The Iran Tour with Far Horizons will demonstrate that Iran (also known historically as Persia) is a world both ancient and contemporary, linking the heartland of Asia and the cradle of Western civilization, a bridge between East and West.

The name Persia is actually derived from the Greek form of Parsa, the name of the region in southwestern Iran which was the homeland of the Ancient Persians. That area is now known as Fars province. ‘Persia’ was used mainly by Westerners from the time of Herodotus onwards to describe the whole kingdom, which was roughly equivalent to that of present day Iran.

The Ancient Persians themselves referred to Iranian-speaking peoples in the realm as ‘Airyan,’ a self-designated term of reference, which the Vedic Indian peoples also used, in the form ‘Aryan.’ The oldest Iranian (Zoroastrian) texts refer to the original homeland of the Iranians as ‘Airyana vaeja’ – the ‘Aryan/Iranian expanse.’

19th century European linguists thought, mistakenly, that all Indo-European speakers thought of themselves as ‘Aryan,’ and put forward the notion that the Indo-European ‘Aryans’ originated in northern Europe. It was this misconception that gave rise to the Nazi racial use of the word.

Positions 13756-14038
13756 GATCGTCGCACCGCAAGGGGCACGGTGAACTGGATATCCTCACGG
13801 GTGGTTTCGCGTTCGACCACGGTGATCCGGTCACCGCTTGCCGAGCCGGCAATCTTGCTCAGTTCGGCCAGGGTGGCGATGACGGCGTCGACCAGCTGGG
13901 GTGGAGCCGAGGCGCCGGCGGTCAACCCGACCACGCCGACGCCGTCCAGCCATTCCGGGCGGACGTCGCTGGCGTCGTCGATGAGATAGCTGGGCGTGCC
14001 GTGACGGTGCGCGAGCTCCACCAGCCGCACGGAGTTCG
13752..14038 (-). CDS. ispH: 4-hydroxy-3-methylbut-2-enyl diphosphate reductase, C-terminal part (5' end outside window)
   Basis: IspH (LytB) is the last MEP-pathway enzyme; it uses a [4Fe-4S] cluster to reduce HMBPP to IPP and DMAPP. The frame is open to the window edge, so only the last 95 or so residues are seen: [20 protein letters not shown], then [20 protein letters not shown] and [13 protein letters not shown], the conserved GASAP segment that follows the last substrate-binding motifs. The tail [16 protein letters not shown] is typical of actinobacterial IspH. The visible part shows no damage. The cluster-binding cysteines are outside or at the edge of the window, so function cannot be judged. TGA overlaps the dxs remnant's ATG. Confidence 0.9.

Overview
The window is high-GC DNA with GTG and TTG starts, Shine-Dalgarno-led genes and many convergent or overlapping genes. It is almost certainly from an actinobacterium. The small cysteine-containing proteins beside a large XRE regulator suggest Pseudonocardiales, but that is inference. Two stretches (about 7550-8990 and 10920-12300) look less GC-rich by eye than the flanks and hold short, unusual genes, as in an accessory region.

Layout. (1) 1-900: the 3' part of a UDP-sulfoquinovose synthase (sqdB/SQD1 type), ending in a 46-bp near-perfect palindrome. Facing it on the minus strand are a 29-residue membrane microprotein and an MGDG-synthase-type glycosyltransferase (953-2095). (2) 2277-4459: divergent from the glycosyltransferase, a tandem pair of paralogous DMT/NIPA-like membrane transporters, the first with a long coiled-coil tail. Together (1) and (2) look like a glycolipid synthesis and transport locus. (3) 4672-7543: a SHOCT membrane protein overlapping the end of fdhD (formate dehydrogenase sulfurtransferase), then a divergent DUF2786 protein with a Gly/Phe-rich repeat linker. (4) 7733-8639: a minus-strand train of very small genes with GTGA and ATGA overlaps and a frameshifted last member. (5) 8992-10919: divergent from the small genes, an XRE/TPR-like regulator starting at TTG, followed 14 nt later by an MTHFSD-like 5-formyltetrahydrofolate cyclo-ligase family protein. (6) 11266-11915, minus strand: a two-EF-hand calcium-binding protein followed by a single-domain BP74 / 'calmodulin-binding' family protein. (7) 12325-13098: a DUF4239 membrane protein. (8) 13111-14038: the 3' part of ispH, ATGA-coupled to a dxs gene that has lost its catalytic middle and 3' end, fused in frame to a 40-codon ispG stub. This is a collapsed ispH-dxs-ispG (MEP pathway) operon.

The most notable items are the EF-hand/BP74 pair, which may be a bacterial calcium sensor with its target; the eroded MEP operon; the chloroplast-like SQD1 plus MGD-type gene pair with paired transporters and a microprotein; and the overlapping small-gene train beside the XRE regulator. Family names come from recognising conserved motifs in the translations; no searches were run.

On the day of the Persian New Year, March 21 1935, Reza Shah Pahlavi, requested foreign delegates to use the term Iran, instead of Persia, in a conscious reference to the ancient ancestry of the Iranians.

Waves of invaders throughout the country’s long history – the Greeks accompanying Alexander, Arab Muslim armies, the Turkish tribes from Central Asia and Anatolia, and finally the Mongols – all left their mark upon the people of Iran, creating a vibrant tapestry with an Iranian cultural core.

Iran’s history remains visible in the country’s many intriguing and notable archaeological sites, its ancient monuments, and its cities, which possess some of the world’s most magnificent examples of art and architecture.

Join Dr. Jenny Rose on Iran: Empires of Everlasting Fire, April 12 – 28, 2018.

“This was one of the best trips I’ve ever taken! Great on every level. And by far the friendliest people I’ve ever travelled among. Iran, as viewed in the US media and by US politicians, bears no resemblance whatsoever to the real Iran.‘ – Professor Michael Coe of Maya fame